Using the Internet to provide cognitive behaviour therapy
A new treatment form has emerged that merges cognitive behaviour therapy with the Internet. By delivering treatment components, mainly in the form of texts presented via web pages, and provide ongoing support using e-mail promising outcomes can be achieved. The literature on this novel form of treatment has grown rapidly over recent years with several controlled trials in the field of anxiety disorders, mood disorders and behavioural medicine. For some of the conditions for which Internet-delivered CBT has been tested, independent replications have shown large effect sizes, for example in the treatment of social anxiety disorder. In some studies, Internet-delivered treatment can achieve similar outcomes as in face-to-face CBT, but the literature thus far is restricted mainly to efficacy trials. This article provides a brief summary of the evidence, comments on the role of the therapist and for which patient and therapist this is suitable. Areas of future research and exploration are identified.
Author's personal copy
Using the Internet to provide cognitive behaviour therapy
Department of Behavioural Sciences and Learning, Swedish Institute for Disability Research, Linko
ping University, Linko
Department of Clinical Neuroscience, Psychiatry Section, Karolinska Institutet, Stockholm, Sweden
Received 30 November 2008
Received in revised form
5 January 2009
Accepted 20 January 2009
Guided Internet-delivered treatment
A new treatment form has emerged that merges cognitive behaviour therapy with the Internet. By
delivering treatment components, mainly in the form of texts presented via web pages, and provide
ongoing support using e-mail promising outcomes can be achieved. The literature on this novel form of
treatment has grown rapidly over recent years with several controlled trials in the ﬁeld of anxiety
disorders, mood disorders and behavioural medi cine. For some of the conditions for which Internet-
delivered CBT has been tested, independent replications have shown large effect sizes, for example in the
treatment of social anxiety disorder. In some studies, Internet-delivered treatment can achieve similar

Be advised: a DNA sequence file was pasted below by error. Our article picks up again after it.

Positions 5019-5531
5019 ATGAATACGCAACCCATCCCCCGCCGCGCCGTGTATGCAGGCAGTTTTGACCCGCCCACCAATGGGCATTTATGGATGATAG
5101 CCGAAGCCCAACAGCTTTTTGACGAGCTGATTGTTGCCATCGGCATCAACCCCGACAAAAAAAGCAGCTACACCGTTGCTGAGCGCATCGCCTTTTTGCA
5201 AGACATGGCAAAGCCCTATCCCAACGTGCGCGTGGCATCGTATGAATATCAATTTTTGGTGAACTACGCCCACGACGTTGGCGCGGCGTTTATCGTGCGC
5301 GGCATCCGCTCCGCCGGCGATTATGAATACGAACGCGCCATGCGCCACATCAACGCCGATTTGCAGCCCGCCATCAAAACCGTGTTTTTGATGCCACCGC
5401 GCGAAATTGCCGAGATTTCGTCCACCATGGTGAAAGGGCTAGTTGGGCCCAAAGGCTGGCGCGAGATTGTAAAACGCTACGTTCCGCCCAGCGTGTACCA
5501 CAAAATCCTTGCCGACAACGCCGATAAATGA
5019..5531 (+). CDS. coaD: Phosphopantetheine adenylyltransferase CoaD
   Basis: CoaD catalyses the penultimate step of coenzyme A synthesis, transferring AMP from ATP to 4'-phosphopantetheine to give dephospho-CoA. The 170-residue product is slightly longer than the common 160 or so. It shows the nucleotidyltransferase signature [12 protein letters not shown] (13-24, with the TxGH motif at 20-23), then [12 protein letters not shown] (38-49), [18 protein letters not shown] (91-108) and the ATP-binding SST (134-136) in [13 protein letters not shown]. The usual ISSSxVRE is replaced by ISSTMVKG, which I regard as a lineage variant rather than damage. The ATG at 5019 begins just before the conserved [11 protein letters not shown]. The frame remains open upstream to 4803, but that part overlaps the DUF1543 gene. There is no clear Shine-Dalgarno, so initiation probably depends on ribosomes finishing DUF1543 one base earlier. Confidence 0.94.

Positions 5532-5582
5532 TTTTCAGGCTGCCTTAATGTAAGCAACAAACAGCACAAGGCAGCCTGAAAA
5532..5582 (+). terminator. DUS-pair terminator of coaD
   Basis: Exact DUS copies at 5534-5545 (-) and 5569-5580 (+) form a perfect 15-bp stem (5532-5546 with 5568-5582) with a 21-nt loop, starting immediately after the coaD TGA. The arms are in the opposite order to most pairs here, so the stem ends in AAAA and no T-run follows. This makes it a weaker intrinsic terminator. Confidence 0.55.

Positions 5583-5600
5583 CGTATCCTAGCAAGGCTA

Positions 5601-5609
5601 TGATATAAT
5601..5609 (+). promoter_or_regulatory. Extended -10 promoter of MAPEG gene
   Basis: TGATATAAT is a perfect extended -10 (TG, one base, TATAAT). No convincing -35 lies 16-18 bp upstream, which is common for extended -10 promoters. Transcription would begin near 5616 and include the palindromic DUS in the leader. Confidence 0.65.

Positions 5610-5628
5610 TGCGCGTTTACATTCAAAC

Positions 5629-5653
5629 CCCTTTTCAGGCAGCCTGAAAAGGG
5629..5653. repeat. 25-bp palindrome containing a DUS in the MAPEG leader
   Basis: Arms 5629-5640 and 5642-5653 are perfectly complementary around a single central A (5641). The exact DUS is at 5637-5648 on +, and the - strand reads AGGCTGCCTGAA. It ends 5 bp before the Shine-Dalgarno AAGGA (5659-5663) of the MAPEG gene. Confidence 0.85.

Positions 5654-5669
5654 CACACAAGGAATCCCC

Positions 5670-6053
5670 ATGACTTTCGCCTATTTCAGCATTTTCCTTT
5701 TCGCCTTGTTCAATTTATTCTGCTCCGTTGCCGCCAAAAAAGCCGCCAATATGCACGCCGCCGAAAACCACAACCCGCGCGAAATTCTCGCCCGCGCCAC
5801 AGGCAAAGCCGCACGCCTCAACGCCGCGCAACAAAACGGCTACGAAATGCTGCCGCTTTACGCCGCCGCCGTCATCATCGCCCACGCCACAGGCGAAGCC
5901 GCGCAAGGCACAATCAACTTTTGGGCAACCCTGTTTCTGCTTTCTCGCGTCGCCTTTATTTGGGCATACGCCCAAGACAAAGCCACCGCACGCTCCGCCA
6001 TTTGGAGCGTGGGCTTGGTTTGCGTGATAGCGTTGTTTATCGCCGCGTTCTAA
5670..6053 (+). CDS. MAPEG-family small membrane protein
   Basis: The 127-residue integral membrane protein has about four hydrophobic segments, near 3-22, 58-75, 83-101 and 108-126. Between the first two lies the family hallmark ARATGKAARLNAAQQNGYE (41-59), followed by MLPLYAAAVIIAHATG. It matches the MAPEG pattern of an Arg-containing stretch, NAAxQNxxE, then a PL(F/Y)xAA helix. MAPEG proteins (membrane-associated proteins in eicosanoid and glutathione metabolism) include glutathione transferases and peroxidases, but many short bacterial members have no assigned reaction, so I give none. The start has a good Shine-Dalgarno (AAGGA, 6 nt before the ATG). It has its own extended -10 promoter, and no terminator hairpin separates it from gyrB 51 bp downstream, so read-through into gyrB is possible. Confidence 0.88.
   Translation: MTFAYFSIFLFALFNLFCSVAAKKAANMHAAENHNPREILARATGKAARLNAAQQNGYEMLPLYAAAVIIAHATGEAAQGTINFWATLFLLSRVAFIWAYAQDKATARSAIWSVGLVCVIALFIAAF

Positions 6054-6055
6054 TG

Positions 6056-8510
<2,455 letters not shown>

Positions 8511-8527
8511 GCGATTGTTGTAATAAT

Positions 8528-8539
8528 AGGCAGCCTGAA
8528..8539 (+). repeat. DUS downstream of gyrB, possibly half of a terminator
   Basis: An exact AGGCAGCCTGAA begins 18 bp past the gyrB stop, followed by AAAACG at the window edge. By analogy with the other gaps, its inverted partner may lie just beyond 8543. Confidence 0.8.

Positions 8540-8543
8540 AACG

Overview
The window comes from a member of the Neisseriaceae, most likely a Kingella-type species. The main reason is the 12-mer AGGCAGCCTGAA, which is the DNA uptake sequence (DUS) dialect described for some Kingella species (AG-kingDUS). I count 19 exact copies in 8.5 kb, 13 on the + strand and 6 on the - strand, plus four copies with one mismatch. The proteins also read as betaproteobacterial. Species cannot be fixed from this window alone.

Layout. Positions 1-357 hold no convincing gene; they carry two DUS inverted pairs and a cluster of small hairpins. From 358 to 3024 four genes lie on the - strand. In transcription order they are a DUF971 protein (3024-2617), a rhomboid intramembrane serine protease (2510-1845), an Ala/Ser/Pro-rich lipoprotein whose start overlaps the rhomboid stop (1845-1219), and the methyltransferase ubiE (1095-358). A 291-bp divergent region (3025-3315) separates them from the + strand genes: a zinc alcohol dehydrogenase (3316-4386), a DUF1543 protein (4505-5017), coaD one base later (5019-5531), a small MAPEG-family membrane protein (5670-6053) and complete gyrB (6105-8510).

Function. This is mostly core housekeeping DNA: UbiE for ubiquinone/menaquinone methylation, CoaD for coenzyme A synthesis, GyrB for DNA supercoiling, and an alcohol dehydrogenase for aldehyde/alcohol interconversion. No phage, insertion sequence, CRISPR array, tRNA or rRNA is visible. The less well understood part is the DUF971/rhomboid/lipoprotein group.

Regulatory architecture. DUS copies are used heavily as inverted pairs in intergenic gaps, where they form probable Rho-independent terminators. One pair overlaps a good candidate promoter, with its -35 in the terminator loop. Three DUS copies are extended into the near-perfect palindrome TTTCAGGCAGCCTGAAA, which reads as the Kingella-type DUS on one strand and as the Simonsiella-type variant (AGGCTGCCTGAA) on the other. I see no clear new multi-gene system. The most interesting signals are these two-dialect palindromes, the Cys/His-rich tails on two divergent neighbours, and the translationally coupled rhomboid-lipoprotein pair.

outcomes as in face-to-face CBT, but the literature thus far is restricted mainly to efﬁcacy trials. This
article provides a brief summary of the evidence, comments on the role of the therapist and for which
patient and therapist this is suitable. Areas of future research and exploration are identiﬁed.
Ó 2009 Elsevier Ltd. All rights reserved.
Deﬁning Internet-delivered interventions can be problematic as
there are different conceptualisations and viewpoints. A ﬁrst
distinction relates to the Internet itself, as it can be a way to
communicate with a physical person on the other side of the
connection (e.g., e-mail), a way to present information in a more or
less one way direction (information web pages), or a platform for
more interactive programs which do not require any input from
a clinician. Finally, Internet interventions can be a little bit of all
this. In some ways this resembles the problems when trying to
deﬁne psychotherapy, even within cognitive behaviour therapy
(CBT), as we are dealing with different techniques and delivery
approaches. All of these may have an impact on the manner in
which the therapy works. For example, the differences between
individual and group CBT can be substantial, and different change
processes could be involved (Morrison, 2001). In our research
program in Sweden we have developed an approach to Internet-
delivered CBT which is distinct in the sense that it involves
therapist contact, albeit minimised, and that it is not heavily
computerised in terms of interactive programmes requiring no
therapist input. According to Marks, Cavanagh, and Gega (20 07),
computerised interventions should delegate at least some therapy
decisions to the computer, but in the approach I will present in this
paper this is not necessarily the case as the Internet very well can
be used without any automatic, computer generated decision
making. When describing our approach Marks et al. referred to the
Swedish model as ‘‘Net-bibliosystem CBT’’, but that does not fully
catch the essence of the approach. In a paper by our group we
instead proposed the following deﬁnition of guided Internet-
. a therapy that is based on self-help books, guided by an
identiﬁed therapist which gives feedback and answers to
questions, with a scheduling that mirrors face-to-face treat-
ment, and which also can include interactive online features
such as queries to obtain passwords in order to get access to
treatment modules (Andersson, Bergstro
m et al., 2008 p. 164)
As seen from this deﬁnition we used the term self-help, which
may cause some confusion. In research it is often the case that self-
help refers to treatments that are delivered with minimal input
from a clinician (Watkins & Clum, 2008). That approach is different
from purely self-administered self-help. Guided Internet-delivered